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Every so often I would encounter Hardy's inequality:

Theorem 1 (Hardy's inequality). If $p>1$, $a_n \geq 0$, and $A_n=a_1+a_2+\cdots+a_n$, then $$\sum_{n=1}^\infty \left(\frac{A_n}{n}\right)^p < \left(\frac{p}{p-1}\right)^p \sum_{n=1}^\infty a_n^p,$$ unless $(a_n)_{n=1}^\infty$ is identically zero. The constant is the best possible.

and its integral version:

Theorem 2 (Hardy's integral inequality). If $p>1$, $f(x) \geq 0$, and $F(x) = \int_0^x f(t) \ dt$, then $$\int_0^\infty \left(\frac{F}{x}\right)^p \ dx < \left(\frac{p}{p-1}\right)^p \int_0^\infty f^p(x) \ dx,$$ unless $f \equiv 0$. The constant is the best possible.

with a comment or two emphasizing how important and fundamental they are. Nevertheless, I have yet to see a good application of the above inequalities. So...

Could you give an application of Theorem 1 or Theorem 2 that you think is particularly useful or instructive?

Thanks in advance!

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Since there is no "best" or "correct" answer, I think this should be made "community wiki". It might also help if you clarified what you would regard as a "good" application - different people have different priorities in mathematics, so it would save time if you could give some idea of your own stance –  Yemon Choi Dec 4 '10 at 19:45
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6 Answers 6

In analysis, individual inequalities or estimates are usually not so useful per se (though there are some notable exceptions, such as the Sobolev embedding inequality, or the Cauchy-Schwarz inequality), but are instead representative examples of a larger useful class of estimates. (cf. Gowers' "Two cultures of mathematics".)

In this particular case, the classical Hardy inequality exemplifies two useful principles; firstly, that an inverse power weight such as $1/|x|^\alpha$ is "dominated" in some $L^p$ sense by the corresponding derivative $|\nabla|^\alpha$ (or, to put it somewhat facetiously, $\frac{1}{x} = O(\frac{d}{dx} )$; compare with the uncertainty principle $dx \cdot d\xi \gtrsim 1$); and secondly, that a maximal average of a function is often dominated in an $L^p$ sense by the function itself. The first principle is captured by a number of higher-dimensional generalisations of Hardy's inequality (which typically take a shape such as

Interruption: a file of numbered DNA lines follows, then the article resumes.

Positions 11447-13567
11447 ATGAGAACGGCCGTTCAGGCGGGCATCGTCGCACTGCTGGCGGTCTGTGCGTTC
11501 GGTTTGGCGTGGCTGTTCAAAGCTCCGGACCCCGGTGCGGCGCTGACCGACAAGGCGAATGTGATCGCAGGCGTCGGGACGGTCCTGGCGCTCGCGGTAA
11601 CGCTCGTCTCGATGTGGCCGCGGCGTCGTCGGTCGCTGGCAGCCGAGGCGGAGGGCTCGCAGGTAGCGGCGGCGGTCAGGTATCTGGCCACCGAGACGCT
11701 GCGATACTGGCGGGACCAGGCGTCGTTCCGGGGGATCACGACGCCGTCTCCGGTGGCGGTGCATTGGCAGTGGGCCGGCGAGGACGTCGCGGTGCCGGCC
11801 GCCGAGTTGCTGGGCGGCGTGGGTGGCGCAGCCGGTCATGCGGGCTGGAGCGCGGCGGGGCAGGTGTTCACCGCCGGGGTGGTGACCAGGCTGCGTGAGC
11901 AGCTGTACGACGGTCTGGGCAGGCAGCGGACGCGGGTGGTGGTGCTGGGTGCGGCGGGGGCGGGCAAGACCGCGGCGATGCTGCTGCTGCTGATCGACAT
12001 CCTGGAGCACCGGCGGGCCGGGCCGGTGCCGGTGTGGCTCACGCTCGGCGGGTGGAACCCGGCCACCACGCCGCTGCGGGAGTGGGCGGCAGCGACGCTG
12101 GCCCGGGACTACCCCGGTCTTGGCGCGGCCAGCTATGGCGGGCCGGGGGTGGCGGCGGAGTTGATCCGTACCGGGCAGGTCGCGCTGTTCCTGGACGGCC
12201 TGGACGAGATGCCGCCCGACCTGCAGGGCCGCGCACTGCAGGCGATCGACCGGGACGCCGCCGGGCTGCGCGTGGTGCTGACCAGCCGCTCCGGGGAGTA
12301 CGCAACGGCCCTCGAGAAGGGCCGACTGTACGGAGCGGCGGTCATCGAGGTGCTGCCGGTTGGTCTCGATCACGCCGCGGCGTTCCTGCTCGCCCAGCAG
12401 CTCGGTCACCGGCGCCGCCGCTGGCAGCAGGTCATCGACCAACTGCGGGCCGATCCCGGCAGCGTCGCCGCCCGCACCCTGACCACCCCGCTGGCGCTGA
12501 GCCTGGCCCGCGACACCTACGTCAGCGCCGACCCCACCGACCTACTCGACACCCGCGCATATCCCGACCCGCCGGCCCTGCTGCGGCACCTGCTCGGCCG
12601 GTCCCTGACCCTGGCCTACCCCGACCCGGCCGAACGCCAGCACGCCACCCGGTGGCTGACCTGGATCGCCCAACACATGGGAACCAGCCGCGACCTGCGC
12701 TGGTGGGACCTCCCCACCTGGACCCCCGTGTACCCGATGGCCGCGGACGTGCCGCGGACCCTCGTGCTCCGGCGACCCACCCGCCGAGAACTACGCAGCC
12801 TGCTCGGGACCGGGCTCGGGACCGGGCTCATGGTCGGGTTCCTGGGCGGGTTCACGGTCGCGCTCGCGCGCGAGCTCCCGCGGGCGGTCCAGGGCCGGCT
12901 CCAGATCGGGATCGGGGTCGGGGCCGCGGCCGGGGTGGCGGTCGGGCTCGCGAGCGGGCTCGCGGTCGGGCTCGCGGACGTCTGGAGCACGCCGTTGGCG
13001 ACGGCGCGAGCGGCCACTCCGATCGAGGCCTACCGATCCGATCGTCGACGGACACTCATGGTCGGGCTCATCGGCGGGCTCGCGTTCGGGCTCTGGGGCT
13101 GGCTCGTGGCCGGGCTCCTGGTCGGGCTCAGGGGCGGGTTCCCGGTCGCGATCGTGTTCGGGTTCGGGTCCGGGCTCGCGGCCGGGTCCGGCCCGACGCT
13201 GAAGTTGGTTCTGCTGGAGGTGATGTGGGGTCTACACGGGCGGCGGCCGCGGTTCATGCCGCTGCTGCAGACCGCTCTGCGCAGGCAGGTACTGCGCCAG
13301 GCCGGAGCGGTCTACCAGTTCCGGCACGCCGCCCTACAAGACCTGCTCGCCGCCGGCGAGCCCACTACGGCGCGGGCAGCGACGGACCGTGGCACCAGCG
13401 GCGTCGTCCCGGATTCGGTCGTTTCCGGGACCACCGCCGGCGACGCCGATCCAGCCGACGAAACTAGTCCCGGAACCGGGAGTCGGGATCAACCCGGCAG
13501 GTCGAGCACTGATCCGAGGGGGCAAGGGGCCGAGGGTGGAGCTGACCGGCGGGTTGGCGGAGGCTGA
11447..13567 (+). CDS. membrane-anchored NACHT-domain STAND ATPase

$$\| \frac{f}{|x|^\alpha} \| _ {L^p({\bf R}^n)} \leq C_{p,\alpha,n} \| |\nabla|^\alpha f \|_{L^p({\bf R}^n)}$$

under suitable assumptions on $p,n,\alpha,f$) which are fundamental to the analysis of any PDE that involves singular potentials or weights such as $\frac{1}{|x|^\alpha}$. The second principle is captured by a different family of generalisations of Hardy's inequality, namely the maximal inequalities for which the Hardy-Littlewood maximal inequality is the model example. This inequality is the foundation of a large part of real-variable harmonic analysis, and in particular in the analysis of singular integral operators such as the Hilbert transform or pseudo-differential operators.

There are two nice features of Hardy's original inequality that are also worth pointing out. Firstly, it is an $L^p$ inequality with an explicit optimal constant, which is something of a rarity in analysis (there are maybe only a dozen or so other such sharp inequalities known for the fundamental operators in analysis). The other is that the inequality is never actually satisfied with equality (except in the trivial case when the function vanishes); one can construct sequences of near-extremisers that get arbitrarily close to attaining equality, but they do not converge to a limit that actually attains that equality. (The function $f = x^{-1/p}$ formally attains equality for Theorem 2, but there is a logarithmic divergence on both sides.) This is perhaps one of the simplest examples of such a situation, and one which is well worth studying if one is interested in using variational methods to find optimal constants for other inequalities, as one needs to have a good intuition as to when one expects optimisers to actually exist or not.

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Just to add a bit more on what Terry and Denis said (it shouldn't be surprising the people who jumped at this question all work in PDEs): a simple example of the power of the Hardy Inequality can be illustrated by the following "qualitative" description of the inequality:

The Hardy Inequality allows you to control low derivative norms by "weighted" high derivative norms subject to boundary conditions.